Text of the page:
It's been a long time coming for Sailor Moon fans, but we finally got our reboot in the Summer of 2014. After setback after setback, Toei Studios was finally able to release the first episode on July 5th.
This reboot closely follows the manga, which will switch up the storyline for hardcore fans who've only seen the dubbed series. The animation is similarly stylised with a closer look to the original artwork and an emphasis on legs, legs, and more legs.
But is the series any better?
It started out strong enough, with standalone episodes for each of the scouts and our hunky fave, Tuxedo Mask. Unfortunately, with Mamorou's second episode fans have felt the animation fall somewhat flat. It's no secret that the studio had problems with funding, having to delay production more than once throughout the run, but now fans are left wondering if maybe that lack of money had an impact on the sailor senshi after all. The title sequence has also seen some evolution throughout the series as more of the story is revealed.
It's not that it looks awful -- on the contrary, it's actually very beautiful at times and expertly done -- and it could even be that it was an intentional switch, as with Gurren Lagann's mid season episodes in their first season, but what is clear is that it looks as if corners were seriously cut. It doesn't change the story, but the themes are certainly a little less evident when instead of strong girls who don't need no man, we're treated to a breathy Sailor Moon heaving her chest up and down in the arms of her Tuxedo Mask saviour. The same episode, without too many spoilers, also has Sailor Moon floating effortless through the air since she can now fly, apparently, with very little adherence to anything so tangible as geography or physics.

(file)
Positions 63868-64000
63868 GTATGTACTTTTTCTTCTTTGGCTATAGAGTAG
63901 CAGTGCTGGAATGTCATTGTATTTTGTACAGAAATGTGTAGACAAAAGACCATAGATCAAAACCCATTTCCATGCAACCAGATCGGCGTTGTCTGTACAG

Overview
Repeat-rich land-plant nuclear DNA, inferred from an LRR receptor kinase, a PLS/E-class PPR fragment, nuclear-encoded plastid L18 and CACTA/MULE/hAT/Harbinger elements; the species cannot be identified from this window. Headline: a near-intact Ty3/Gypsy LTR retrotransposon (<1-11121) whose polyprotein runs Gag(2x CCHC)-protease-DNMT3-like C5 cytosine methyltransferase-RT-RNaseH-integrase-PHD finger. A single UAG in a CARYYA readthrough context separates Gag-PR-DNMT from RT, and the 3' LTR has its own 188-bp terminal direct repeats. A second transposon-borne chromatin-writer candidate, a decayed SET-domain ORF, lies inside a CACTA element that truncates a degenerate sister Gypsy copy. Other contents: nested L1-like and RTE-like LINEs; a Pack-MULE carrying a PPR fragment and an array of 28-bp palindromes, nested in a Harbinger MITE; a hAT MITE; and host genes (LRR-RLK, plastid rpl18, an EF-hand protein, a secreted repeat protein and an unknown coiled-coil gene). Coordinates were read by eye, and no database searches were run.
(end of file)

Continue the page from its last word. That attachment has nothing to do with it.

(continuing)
The display was enough to sour some fans, but the show recovered quickly with some serious plot, and not just the kind guys like to post on Reddit. One thing that was done with care were the Sailor Scout transformations. They're decked out in head to toe cell-shaded 3D that are simultaneously throwbacks to the original and something all their own. Small redesigns to incorporate more of their original senshi selves give the even more life and bring their powers to the fore. Sailor Moons struggles with her clumsiness, her love for her friends, and the worry that she can't live up to expectations, all while playing out one of the cutest love stories of all time. This iteration of Sailor Moon is less about kicking butt than it is learning how to be a woman, but it still manages to get a few action sequences in.
All in all, the series is shaping up to be a hit, even if it really couldn't possibly have failed short of never being released (and let's face it, it almost was the Duke Nukem of the anime world for a year or so). Following the manga though, means that this series has a definite end, since the mangas each have their own arcs which don't overlap as much as the first series did. Hopefully it'll come out strong and we'll be treated to a faithful representation of Toei's masterpiece. She was and always will be the badass alternative to Barbie.
We love you Sailor Moon!